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of hard smooth rock, about two feet from the ground, is shown as the spot where the three disciples rested. If we are looking at this bed of rock with our backs turned on Jerusalem and our faces to Mount Olivet, the ancient olive trees that are still standing are on our right hand; and the Grotto into which our Lord retired to pray is on the left, and a little behind us. It is somewhat nearer the high-road than the stone is on which the Apostles slept. To reach this Grotto, our Saviour had to descend rather abruptly about thirty or forty feet; but still it was not distant more than a stone's cast from the resting-place of the Apostles. To the entrance of the Grotto there is a descent of about twenty feet, and then from the entrance a flight of twentyseven steps leads down to the spot where our Saviour prayed. The olive gardens, which gave the Mount its name, have in great measure disappeared. Water was not abundant in Judea. We can see in many places of Holy Writ that a well was a valuable possession. At the present day, the writers of guide-books take care to tell travellers where they are likely to find a good spring of water. The number of cisterns found in and around Jerusalem is quite wonderful. The small number of well-springs throughout the country is scarcely less wonderful. The olive gardens, therefore, planted in terraces, were irrigated by artificial means. As, then, this artificial irrigation has in great measure been abandoned throughout Judea, Mount Olivet and many other hillsides stand now quite bare of trees.
There are very few new plantations to be seen, and, on the other hand, a large number of persons go out of the city every day to dig up even the roots of trees, wherever they can be found, for firewood.
The Mount of Olives, then, stands very bare and rocky. But in an enclosure made by the careful Franciscan Fathers, there are still standing eight ancient olive trees, some of the trunks of which have to be supported by masonry. These trees are believed to have been on the spot on the night of our Lord's Agony, or at least to have sprung out of the ancient trunks. And there is this strong argument in favour of the belief, that from the third century up to now there is a chain of reliable evidence in favour of this tradition. These trees are, as we might expect, held in great veneration by the faithful. To prevent their being destroyed by pilgrims anxious for relics, it was necessary to raise a wall round them; and, moreover, heavy censures have been promulgated by the Holy See against all who attempt to cut or injure them.
The Grotto of the Agony is much wider and somewhat longer than the Grotto of the Nativity at Bethlehem. It measures about forty feet by thirty; and may be twelve or fourteen feet in height. It is, of course, arranged as an Oratory, and the Holy Sacrifice is continually offered there; but the Grotto or cave remains more in its natural state than does the Grotto of Bethlehem. There is not much more than the thickness of a wall dividing this Grotto from the ancient Sepulchre of our Lady, now changed into a chapel.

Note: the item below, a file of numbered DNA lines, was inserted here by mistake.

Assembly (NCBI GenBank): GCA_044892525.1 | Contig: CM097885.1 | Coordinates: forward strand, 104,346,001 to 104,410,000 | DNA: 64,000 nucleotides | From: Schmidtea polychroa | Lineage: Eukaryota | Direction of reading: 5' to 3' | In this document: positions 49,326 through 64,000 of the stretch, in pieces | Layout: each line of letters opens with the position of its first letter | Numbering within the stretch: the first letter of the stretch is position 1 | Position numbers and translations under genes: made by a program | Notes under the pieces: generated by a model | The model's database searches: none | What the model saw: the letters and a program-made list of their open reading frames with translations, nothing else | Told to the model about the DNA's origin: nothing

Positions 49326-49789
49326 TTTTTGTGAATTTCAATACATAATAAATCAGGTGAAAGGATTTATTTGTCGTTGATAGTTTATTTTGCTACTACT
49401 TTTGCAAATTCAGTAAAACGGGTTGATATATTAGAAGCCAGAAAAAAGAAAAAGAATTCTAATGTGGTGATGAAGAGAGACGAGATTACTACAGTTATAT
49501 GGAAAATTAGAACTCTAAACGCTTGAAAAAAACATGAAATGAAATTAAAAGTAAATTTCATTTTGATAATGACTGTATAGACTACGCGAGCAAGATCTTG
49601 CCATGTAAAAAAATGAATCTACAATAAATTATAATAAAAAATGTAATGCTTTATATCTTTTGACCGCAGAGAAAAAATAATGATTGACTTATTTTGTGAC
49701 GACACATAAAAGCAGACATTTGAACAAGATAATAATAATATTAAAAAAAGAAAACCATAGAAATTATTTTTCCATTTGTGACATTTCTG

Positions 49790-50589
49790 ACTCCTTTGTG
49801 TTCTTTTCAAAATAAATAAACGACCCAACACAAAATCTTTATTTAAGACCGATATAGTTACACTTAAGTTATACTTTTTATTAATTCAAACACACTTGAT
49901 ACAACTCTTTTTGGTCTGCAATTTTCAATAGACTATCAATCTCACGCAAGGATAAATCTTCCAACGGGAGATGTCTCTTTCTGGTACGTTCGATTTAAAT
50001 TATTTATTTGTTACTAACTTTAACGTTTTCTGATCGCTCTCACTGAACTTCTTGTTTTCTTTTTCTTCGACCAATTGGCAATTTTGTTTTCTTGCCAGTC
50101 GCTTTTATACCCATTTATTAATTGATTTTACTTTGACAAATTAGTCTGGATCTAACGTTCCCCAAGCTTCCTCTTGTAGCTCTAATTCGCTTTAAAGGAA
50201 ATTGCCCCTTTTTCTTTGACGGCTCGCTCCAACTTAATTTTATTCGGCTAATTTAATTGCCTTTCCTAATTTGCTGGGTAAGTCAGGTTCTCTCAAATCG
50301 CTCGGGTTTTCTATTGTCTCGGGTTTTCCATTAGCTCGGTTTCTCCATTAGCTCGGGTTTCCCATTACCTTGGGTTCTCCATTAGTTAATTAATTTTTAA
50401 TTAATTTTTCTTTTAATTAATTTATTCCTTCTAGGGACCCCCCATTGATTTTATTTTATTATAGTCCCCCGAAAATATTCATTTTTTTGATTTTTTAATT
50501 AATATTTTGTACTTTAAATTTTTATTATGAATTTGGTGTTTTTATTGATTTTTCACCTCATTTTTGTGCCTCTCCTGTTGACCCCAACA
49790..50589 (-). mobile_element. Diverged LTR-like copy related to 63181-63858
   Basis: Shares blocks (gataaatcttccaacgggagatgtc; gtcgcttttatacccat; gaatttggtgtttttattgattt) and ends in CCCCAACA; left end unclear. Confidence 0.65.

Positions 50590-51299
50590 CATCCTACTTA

One reason, among others, why some paintings of the Agony in the Garden are less satisfactory, is that the painters depart from the tradition, and represent our Saviour as praying, not in a cave or grotto, but in the open air, with nothing above Him but the canopy of heaven.
And He was withdrawn from them a stone's cast, and kneel.
ing down He prayed (St. Luke xxii.). And when He
We must not forget what we have been told, that Jesus was already, before His Passion began, very much worn and emaciated. We may therefore contemplate Him making His way down the rough incline with very great difficulty. And though the three Apostles have been directed to stay where they were, yet we may perhaps assume that St. Peter and the sons of Zebedee, seeing how their beloved Master is tottering as He walks, follow Him a little way and offer Him help, till at length Jesus enters the Grotto where He wishes to make His prayer. Now it is that they see Him first sink down on His knees; and afterwards, as St. Mark relates (probably as he heard it from the eye-witness, St. Peter), He fell flat on the ground.
Then doubtless they understand from some sign given, or without a sign, that their Master wishes to be alone; and they go back in sadness to the bed of stone, where they lay themselves down. A little while surely they pray as their Master had bidden, but weariness and sadness cut short their prayer too soon, and oppressive sleep overcomes them on their hard bed.
He fell flat on the ground, and He prayed (St. Mark xiv. 35).
A. As He sinks down upon His knees, and then falls flat on the ground, with His sacred face pressed against the earth, we must once more call to mind that word He had just uttered: My Soul is sorrowful even unto death ; and those other words afterwards written by the inspired Evangelist: He began to fear and to be heavy, to grow sorrowful and to be sad.